Get Ready to Type on Anything with the Canadian-made Minuum Keyboard

The keyboards on my phone and tablet take up a huge amount of space—so much so, in fact, that editing or filling out web forms is a painful process that I try to avoid all together.

Enter the Minuum Keyboard Project. Minuum’s goal is not simply to improve your mobile keyboard experience, but to alter the way we interact with our digital world.

Whirlscape, the Toronto-based team behind Minuum, have started a crowdfunding campaign, to help them bring Minuum to the masses. Partially funded by MaRS Innovation and the University of Toronto’s Early Stage Technology fund, Whirlscape hopes to get an extra $10,000 through an Indiegogo campaign.

Minuum is not just another keyboard; it is a flexible, linear, and simple means of communication with just about any interface you can think of. I would suggest you take a peek at this video, as the possibilities for this technology is nearly endless.

Phones and tablets? Sure. Rings, watches, and glasses—I’m interested. Walls, your arm, communication for the disabled... wow! The linearity means that simply moving back and forth on a line, with a fair amount of auto-correct, will allow for quick and simple text input.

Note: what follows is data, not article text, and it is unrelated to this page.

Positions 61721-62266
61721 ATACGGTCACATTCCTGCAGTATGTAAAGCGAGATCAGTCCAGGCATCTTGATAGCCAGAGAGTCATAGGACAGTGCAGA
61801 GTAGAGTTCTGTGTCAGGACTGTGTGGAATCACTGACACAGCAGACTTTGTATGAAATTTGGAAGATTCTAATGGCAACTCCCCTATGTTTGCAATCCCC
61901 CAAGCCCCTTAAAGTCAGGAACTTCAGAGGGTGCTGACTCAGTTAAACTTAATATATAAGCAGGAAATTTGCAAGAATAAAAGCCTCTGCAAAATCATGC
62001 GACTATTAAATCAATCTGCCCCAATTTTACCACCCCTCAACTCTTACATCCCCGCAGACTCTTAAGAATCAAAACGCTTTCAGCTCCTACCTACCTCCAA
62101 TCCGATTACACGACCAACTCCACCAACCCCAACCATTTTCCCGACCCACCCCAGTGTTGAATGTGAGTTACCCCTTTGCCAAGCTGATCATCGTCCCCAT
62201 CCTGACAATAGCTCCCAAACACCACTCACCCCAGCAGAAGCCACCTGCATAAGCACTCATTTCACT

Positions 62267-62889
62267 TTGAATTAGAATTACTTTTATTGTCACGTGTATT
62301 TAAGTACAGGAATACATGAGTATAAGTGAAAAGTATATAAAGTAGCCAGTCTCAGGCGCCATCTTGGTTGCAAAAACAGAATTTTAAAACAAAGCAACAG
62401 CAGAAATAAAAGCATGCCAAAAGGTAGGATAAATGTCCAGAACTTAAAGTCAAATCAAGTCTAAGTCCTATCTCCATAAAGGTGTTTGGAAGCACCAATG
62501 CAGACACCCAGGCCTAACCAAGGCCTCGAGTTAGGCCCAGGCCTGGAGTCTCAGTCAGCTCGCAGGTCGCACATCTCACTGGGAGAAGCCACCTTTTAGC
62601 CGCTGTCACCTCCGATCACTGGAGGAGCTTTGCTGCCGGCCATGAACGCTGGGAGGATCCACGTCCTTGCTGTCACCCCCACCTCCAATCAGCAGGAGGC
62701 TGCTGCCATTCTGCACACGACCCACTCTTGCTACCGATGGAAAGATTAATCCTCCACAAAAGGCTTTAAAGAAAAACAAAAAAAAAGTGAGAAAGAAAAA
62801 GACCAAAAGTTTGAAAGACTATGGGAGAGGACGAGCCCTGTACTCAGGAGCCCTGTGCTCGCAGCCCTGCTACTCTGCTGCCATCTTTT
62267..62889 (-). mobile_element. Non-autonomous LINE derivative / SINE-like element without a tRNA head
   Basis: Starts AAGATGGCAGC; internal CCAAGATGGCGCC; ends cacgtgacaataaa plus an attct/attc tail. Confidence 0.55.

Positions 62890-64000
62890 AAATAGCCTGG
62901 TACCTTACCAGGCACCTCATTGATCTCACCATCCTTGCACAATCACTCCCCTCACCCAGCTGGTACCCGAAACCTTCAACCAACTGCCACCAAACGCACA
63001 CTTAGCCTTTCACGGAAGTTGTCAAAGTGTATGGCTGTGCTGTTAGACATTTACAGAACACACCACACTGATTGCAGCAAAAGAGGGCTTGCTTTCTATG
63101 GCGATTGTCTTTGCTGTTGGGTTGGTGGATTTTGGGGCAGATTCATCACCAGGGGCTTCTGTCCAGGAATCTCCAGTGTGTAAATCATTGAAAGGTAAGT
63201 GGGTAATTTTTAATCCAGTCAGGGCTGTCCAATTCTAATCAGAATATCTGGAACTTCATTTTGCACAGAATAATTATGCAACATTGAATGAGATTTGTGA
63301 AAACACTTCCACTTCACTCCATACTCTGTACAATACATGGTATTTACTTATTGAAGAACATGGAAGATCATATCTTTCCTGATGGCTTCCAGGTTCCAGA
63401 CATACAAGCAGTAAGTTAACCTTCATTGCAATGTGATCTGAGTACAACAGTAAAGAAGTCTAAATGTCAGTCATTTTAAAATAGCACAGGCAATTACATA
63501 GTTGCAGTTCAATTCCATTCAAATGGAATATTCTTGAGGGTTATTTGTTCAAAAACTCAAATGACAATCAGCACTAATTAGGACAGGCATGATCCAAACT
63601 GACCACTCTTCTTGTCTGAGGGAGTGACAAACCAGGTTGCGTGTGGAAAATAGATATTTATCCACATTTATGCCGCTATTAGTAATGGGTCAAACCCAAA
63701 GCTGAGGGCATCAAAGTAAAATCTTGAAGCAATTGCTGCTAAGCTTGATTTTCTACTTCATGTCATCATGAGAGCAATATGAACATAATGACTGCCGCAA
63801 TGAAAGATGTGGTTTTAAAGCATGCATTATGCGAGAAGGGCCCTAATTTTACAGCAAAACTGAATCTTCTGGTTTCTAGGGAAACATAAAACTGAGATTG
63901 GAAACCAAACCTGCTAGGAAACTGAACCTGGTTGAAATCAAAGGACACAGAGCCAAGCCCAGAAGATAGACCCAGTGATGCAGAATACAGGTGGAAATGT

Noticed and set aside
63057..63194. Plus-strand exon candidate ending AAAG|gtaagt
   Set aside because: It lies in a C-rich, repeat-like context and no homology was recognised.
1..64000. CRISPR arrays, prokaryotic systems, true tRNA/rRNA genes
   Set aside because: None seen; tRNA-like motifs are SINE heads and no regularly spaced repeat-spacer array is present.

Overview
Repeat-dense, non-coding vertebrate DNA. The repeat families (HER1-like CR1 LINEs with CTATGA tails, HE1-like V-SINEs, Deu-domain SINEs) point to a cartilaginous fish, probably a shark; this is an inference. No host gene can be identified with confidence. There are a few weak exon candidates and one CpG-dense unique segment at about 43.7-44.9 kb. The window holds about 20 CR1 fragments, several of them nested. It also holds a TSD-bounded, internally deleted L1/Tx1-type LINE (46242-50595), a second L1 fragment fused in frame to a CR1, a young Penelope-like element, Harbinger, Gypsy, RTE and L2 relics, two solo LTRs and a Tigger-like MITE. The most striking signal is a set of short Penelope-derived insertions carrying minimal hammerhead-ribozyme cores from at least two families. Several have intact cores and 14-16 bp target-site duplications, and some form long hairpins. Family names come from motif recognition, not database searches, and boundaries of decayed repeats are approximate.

There should be no reason that my Apple TV uses the same keyboard as my Game Genie used to. Basically, this could change everything.

UPDATE: The campaign has already exceeded its goal, raising more than $20,000 with 30 days remaining.

Toronto, Ontario, Canada

Minuum was inspired by a University of Toronto research project to invent a better sight-free text entry technique for touchscreen mobile phones. This encouraged one of the researchers, Will Walmsley, to investigate various device tilting techniques relying on user motion. more

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Stephen Christensen

Stephen Christensen

Stephen is the Atlantic Canadian contributor for; reporting Canadian technology news, with a focus on the Maritime provinces.  Having a deep-rooted interest in science and technology for much of his life, he is most interested in mobile technology and social media.  Having been published in various scientific journals, he is completing his Graduate Studies at Dalhousie University... more

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